Some Quick Updates Goog-VZ Reaction Craters Industry Talks, BTOP Recision of $300 Million Back Again.

Well this was a fun week.

First, it turns out that the public — when actually confronted with the prospect of two giant companies dividing the internet between them — is less than thrilled with the prospect of watching the market work its magic. Bet Alan Grayson is sorry he sold out now.

If Mr. Grayson would like to show his support for real Net Neutrality, how about his co-sponsoring the Markey-Eshoo Bill? He (and all the other Dems who profess their undying love of Net Neutrality) could show they really mean it by actually co-sponsoring a bill with strong, enforceable, net neutrality conditions.

On the downside, the Senate stripped out $300 million from BTOP again. This time, it does not look like there can be an over-ride. Because when you are Democrats, if you have a stimulus program that’s actually working to create jobs and infrastructure for the future, the thing to do is gradually dismantle it to appease Republicans. _sigh_

Stay tuned . . .

One Comment

  1. Harold
    It’s worth looking again at the evidence that has convinced you that BTOP is effectively creating jobs and infrastructure. The infrastructure is nearly all overbuilds where there is plenty of fiber in place already, sometimes as many as six providers. NTIA is not extending connectivity to unserved areas by any measure, even though that’s the first goal of the stimulus.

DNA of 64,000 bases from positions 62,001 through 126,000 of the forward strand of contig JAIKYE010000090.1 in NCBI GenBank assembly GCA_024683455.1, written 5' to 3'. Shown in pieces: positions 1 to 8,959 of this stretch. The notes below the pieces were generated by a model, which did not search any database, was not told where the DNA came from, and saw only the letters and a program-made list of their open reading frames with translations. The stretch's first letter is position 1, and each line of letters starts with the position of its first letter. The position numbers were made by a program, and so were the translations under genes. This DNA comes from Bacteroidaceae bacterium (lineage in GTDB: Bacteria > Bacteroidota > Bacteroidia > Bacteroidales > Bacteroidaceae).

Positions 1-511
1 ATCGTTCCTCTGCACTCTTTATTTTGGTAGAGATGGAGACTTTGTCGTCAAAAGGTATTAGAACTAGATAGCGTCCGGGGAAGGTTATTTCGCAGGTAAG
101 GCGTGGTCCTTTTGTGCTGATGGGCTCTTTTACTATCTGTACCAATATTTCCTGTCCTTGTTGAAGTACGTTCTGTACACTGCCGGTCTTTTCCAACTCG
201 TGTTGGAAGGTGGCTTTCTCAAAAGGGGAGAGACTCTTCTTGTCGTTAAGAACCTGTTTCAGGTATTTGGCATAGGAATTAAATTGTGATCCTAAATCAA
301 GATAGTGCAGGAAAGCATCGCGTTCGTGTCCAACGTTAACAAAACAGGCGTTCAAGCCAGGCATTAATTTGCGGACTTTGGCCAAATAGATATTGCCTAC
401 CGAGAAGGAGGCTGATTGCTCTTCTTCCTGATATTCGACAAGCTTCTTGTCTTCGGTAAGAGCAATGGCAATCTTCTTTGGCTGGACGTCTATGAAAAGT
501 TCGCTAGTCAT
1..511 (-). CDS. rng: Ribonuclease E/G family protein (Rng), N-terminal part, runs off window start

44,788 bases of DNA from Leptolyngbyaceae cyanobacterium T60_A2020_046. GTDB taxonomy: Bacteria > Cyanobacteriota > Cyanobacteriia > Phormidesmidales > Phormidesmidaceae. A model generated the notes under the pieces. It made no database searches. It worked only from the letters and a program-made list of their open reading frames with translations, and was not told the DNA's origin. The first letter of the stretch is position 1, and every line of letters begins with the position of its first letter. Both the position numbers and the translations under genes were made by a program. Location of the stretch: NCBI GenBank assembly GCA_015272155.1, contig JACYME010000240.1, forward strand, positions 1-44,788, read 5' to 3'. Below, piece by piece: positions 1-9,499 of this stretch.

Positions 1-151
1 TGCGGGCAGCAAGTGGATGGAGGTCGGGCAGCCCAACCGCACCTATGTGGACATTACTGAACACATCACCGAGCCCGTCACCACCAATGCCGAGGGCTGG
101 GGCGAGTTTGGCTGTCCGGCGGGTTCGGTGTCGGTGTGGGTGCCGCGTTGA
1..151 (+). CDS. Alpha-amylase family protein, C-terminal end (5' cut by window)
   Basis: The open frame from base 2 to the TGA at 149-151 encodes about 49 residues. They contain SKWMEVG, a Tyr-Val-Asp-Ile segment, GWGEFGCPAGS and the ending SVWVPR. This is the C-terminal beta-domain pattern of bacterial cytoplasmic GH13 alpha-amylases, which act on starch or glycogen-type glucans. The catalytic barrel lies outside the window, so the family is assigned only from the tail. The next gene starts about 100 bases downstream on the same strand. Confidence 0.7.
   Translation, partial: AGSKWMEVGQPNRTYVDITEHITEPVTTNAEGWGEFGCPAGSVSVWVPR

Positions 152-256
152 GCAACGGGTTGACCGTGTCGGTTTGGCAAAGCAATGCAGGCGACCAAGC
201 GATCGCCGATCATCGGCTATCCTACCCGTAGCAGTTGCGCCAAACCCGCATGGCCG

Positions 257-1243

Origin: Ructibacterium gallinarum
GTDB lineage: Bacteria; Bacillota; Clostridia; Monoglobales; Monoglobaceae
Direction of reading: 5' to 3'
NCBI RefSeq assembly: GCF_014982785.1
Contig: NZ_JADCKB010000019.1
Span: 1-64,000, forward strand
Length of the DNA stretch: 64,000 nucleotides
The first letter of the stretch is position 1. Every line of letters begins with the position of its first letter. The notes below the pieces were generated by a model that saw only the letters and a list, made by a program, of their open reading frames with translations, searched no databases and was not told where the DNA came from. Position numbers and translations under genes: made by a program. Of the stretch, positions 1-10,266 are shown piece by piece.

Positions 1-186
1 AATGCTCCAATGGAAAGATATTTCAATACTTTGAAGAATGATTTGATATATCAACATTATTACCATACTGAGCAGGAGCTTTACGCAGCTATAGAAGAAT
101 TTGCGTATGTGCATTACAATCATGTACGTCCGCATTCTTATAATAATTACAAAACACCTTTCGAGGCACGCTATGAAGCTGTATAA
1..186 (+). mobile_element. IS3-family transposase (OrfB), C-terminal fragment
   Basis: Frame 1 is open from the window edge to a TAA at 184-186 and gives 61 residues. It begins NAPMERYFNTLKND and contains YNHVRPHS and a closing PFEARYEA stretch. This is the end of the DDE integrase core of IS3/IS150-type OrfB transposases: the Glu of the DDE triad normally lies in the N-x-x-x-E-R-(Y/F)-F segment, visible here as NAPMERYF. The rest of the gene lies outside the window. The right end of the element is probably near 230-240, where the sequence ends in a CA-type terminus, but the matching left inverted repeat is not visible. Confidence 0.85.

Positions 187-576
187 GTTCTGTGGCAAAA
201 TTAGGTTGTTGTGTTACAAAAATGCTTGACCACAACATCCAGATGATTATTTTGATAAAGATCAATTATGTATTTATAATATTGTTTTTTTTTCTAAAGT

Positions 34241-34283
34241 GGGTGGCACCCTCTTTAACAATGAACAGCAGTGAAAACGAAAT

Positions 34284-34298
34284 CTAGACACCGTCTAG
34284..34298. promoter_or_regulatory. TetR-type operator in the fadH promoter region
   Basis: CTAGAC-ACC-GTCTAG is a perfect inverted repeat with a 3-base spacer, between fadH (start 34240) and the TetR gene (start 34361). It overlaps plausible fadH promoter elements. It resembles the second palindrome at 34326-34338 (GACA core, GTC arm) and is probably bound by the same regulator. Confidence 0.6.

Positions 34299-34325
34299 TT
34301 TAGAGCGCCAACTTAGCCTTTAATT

It might be useful if in fact the builds brought rural broadband prices down closer to the national average, but there’s little or no evidence most will do that. Most of the prices I hear rumored are still so high they will discourage any new broadband investment. There is no requirement of actual lower prices. Where there’s limited competition, it’s more likely that the projects will price “to the market” which is already too high. Where’s there’s plenty of competition, what the heck are we spending so much money for?

    The count on jobs created is rigged behind a veil of secrecy. It turns out that instead of actually estimating or counting jobs directly created, they typically simply apply an inaccurate formula “if you spend this much money, xxx jobs are created.” This is obviously inappropriate. Consider a BTOP grant that buys access to existing fiber, as several do. Nothing is built and no jobs created in that case. If most of the money goes to equipment, far fewer jobs are created than if it goes to construction (and most of those are outside the U.S.)

    Raoul Katz did an input-output analysis to come to a broad estimate of jobs directly created. His conclusion, based on the limited available data, is that broadband spending creates fewer jobs per dollar than many other parts of the stimulus program.

    Sure, Larry Strickling of NTIA is a great guy who has done a great deal we all respect. But the more data I find about where the money is really going, the more angry I get. Especially because he won’t realease any of the real data even after a FOIA request.

    Wish I were wrong, but when you get to the details the spending is totally different from what the agency is claiming.

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